# The engineer who designed the Genoa bridge that collapsed and killed forty-three people warned of its corrosion risk thirty-nine years ago

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1. UserFriendlyRobot
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Since I'm bored and you mentioned capitalism, let's do a calculation on how long a bridge needs to last unmaintained in order for it to make economic sense to not maintain our bridges by doing...

Since I'm bored and you mentioned capitalism, let's do a calculation on how long a bridge needs to last unmaintained in order for it to make economic sense to not maintain our bridges by doing Fermi approximations. Suppose the bridge is built at time 0, you spend X on building the bridge and Y per year on maintenance.

Now if the bridge is unmaintained for a period of time T1 until that bridge collapsed, that is a cost of only X over T1, and you would have to build a new bridge after T1 which would last presumably around the same time as T1. Now if you were to maintain that bridge and maintenance over T1 costs Y * T1, it would cost you X+Y*T1 over T1 but you wont have to build a new bridge. So at a certain T1, Y * T1 = X, at which point it costs the same to maintain a bridge or leave it unmaintained, let it break and build a new one.

But wait, what about all the destruction that is caused by the bridge collapsing? Let's call the economic damage of a bridge collapsing D, and let's assume our regulators are reasonable and will impose this cost on the bridging agency. At this, for it to make sense to leave a bridge unmaintained X + D < Y * T1. So if we have X, D, and Y we can find out the amount of time a bridge needs to stay up unmaintained for it to be profitable.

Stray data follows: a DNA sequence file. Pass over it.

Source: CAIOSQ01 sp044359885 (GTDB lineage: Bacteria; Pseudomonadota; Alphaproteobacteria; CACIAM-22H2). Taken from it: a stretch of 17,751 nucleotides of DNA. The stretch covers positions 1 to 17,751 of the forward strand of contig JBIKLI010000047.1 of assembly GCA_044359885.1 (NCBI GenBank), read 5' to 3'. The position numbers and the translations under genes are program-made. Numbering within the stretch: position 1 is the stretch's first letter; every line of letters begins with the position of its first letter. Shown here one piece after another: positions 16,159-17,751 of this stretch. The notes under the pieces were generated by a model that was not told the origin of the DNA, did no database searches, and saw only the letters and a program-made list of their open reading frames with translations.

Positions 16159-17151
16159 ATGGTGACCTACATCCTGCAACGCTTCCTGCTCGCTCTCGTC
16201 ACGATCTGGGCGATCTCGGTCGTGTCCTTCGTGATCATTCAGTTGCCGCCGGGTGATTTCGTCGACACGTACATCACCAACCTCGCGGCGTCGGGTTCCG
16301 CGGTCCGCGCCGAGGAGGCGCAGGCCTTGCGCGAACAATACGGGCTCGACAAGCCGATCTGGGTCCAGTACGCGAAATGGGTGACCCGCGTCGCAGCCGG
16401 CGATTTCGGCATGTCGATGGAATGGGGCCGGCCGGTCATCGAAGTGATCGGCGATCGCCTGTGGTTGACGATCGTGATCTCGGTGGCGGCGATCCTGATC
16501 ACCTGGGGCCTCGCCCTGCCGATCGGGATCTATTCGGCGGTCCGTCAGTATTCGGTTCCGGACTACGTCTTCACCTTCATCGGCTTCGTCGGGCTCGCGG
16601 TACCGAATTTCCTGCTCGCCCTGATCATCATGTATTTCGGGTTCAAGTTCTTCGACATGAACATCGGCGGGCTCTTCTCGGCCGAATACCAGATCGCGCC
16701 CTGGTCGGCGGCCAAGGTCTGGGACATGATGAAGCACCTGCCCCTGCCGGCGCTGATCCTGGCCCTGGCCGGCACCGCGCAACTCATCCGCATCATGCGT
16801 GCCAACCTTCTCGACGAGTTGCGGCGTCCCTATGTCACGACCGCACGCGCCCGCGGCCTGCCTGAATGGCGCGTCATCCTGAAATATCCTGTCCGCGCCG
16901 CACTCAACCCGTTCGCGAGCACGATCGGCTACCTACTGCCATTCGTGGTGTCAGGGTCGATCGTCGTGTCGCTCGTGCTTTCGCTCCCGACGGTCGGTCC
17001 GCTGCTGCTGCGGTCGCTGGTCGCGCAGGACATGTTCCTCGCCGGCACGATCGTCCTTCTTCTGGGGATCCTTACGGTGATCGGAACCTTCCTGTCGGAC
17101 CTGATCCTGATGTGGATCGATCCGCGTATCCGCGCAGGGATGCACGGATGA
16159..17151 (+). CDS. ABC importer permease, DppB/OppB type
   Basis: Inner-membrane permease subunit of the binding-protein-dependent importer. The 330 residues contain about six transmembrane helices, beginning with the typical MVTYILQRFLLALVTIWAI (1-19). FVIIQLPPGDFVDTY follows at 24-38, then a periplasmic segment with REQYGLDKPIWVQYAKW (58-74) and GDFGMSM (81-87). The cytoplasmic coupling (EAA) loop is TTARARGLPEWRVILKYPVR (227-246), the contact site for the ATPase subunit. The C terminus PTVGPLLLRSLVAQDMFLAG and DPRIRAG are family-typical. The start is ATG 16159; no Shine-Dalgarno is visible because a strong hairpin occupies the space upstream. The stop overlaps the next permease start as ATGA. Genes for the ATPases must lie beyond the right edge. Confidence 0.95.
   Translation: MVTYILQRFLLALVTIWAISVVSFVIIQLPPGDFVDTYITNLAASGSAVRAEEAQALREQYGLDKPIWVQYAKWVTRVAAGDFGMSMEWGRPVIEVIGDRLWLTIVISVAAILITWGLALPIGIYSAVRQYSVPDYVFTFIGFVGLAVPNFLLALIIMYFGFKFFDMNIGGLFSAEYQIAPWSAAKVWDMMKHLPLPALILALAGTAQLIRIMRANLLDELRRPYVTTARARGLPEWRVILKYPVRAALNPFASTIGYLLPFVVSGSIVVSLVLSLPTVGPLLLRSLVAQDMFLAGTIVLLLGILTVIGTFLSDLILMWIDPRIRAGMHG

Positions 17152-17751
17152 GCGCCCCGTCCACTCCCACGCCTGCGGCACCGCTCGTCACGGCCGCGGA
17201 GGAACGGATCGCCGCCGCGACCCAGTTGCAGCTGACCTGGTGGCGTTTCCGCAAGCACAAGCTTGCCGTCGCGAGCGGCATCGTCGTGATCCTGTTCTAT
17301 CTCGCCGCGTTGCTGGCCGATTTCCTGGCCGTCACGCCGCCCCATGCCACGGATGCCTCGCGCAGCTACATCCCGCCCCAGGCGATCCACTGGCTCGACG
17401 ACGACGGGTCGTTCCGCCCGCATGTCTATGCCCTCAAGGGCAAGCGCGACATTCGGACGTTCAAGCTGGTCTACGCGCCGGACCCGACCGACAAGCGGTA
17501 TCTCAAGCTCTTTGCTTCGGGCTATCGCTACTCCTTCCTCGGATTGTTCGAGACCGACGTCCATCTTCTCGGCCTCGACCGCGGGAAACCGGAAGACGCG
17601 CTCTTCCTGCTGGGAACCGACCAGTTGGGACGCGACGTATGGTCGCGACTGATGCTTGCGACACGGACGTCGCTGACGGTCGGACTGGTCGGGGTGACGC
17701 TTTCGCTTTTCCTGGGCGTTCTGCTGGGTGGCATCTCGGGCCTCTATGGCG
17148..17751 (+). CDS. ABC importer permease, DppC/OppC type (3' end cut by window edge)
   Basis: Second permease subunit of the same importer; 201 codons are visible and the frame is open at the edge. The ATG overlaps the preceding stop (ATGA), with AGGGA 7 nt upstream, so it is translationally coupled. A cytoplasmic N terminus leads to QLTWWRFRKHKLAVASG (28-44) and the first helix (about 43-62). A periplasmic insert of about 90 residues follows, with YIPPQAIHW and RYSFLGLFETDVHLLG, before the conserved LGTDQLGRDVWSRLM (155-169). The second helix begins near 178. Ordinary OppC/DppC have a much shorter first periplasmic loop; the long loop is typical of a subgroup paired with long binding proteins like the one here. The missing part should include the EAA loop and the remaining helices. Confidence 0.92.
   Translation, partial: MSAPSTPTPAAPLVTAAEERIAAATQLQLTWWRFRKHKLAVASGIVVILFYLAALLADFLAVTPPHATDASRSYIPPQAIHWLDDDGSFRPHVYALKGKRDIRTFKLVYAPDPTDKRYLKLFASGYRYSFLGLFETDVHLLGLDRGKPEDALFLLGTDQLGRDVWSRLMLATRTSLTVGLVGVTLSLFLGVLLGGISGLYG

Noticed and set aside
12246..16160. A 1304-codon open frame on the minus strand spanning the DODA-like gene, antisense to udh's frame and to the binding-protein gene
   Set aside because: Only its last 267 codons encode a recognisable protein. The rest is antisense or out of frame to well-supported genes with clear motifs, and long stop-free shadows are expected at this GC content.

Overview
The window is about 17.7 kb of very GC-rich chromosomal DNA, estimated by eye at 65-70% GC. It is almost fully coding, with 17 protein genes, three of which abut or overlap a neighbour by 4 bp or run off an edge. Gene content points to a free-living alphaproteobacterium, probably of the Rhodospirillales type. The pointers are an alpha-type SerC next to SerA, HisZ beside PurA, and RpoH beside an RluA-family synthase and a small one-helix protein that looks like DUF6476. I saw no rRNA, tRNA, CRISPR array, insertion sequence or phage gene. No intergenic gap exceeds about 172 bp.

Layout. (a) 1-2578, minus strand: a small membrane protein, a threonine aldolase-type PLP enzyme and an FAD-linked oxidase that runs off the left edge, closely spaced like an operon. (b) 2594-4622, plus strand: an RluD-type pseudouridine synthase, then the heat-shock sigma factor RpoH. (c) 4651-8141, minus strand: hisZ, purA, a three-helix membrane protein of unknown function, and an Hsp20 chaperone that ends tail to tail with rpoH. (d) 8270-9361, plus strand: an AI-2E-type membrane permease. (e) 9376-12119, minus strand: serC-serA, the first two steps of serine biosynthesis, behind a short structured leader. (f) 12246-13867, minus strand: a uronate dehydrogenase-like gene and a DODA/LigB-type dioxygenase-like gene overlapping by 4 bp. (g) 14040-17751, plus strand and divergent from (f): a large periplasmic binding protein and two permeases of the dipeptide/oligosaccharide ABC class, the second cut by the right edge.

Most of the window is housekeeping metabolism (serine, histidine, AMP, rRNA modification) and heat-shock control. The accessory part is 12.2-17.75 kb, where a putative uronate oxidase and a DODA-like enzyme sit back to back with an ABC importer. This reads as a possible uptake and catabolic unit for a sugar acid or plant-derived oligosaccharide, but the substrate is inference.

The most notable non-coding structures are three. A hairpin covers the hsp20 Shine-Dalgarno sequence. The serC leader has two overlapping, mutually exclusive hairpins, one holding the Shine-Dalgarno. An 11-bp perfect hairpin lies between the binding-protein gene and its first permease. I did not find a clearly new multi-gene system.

To get a real sense of how much this is, according to this paper (http://www.iti.northwestern.edu/publications/utc/tea-21/FR-4-6-Krizek.pdf) in figure 4, around 50 years of maintenance will cost the same as the initial construction (T1 at which point X = Y * T1). According to Google a bridge will cost \$10000 per sq meter to build (http://www.partnershipborderstudy.com/pdf/Suspension%20Bridge_2.pdf) and according to the measure function on google maps, the Golden Gate bridge is 100,000 square meters, so that's about \$1b for the initial construction cost of the bridge (this is an order of magnitude approximation on "average", the actual number is \$1.5b which is pretty close, this is X). Given that maintenance cost per year of that bridge is the initial construction divided by 50 years, we arrive at 20 million dollars per year (the actual non-approximated value is \$37m which also is pretty close, this is Y).

To find D, I counted 30 cars and 1 bus on 1 quarter of the Golden Gate bridge in Google Satellite view, so that's just say the bridge at any time carries on average 200 people. Averaging these people's current age at 40 and a life expectancy of 80, their lifetime domestic product lost (total economic damage) is 200 * 40 * 60000 (gdp per capital of the US) which is \$480 million dollars (this is D)

So we profitability if T1 > (X + D)/Y, which is (\$1b + \$0.5b)/(\$20m per year) which is 75 years. An unmaintained bridge will be profitable if it can support itself unmaintained for 75 years. I forgot the point I was trying to make, I've completely spaced out by this point, anyways kthxbai.

Edit: I momentarily regained lucidity and remembered the point I was trying to make: capitalism dictates that you should maintain your bridges, but people are either too short sighted or susceptible to short term gains to see the long picture. No one is going to string up a politician or company for failing to repair a bridge if it works just fine every day. But people will string you up if you fail to report profits or cut taxes for them. So we end up in a situation where you take a low risk of ending your career drastically (bridge fails) in order to advance it incrementally (more earnings/cut taxes).